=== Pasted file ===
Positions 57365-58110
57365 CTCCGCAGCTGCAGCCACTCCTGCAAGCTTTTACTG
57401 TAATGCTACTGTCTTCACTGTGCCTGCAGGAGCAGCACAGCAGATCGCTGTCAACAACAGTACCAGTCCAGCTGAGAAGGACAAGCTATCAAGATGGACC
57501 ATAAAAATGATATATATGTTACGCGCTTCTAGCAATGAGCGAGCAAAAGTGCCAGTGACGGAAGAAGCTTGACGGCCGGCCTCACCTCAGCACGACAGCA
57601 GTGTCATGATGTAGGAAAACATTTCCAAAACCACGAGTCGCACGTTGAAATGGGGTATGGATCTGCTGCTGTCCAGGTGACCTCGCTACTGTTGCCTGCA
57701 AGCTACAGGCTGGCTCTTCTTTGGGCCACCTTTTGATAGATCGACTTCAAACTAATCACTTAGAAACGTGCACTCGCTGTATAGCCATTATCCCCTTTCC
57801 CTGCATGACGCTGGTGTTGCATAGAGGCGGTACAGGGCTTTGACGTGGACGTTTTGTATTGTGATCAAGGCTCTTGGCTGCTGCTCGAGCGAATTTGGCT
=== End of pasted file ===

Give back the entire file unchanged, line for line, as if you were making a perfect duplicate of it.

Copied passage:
Positions 57365-58110
57365 CTCCGCAGCTGCAGCCACTCCTGCAAGCTTTTACTG
57401 TAATGCTACTGTCTTCACTGTGCCTGCAGGAGCAGCACAGCAGATCGCTGTCAACAACAGTACCAGTCCAGCTGAGAAGGACAAGCTATCAAGATGGACC
57501 ATAAAAATGATATATATGTTACGCGCTTCTAGCAATGAGCGAGCAAAAGTGCCAGTGACGGAAGAAGCTTGACGGCCGGCCTCACCTCAGCACGACAGCA
57601 GTGTCATGATGTAGGAAAACATTTCCAAAACCACGAGTCGCACGTTGAAATGGGGTATGGATCTGCTGCTGTCCAGGTGACCTCGCTACTGTTGCCTGCA
57701 AGCTACAGGCTGGCTCTTCTTTGGGCCACCTTTTGATAGATCGACTTCAAACTAATCACTTAGAAACGTGCACTCGCTGTATAGCCATTATCCCCTTTCC
57801 CTGCATGACGCTGGTGTTGCATAGAGGCGGTACAGGGCTTTGACGTGGACGTTTTGTATTGTGATCAAGGCTCTTGGCTGCTGCTCGAGCGAATTTGGCT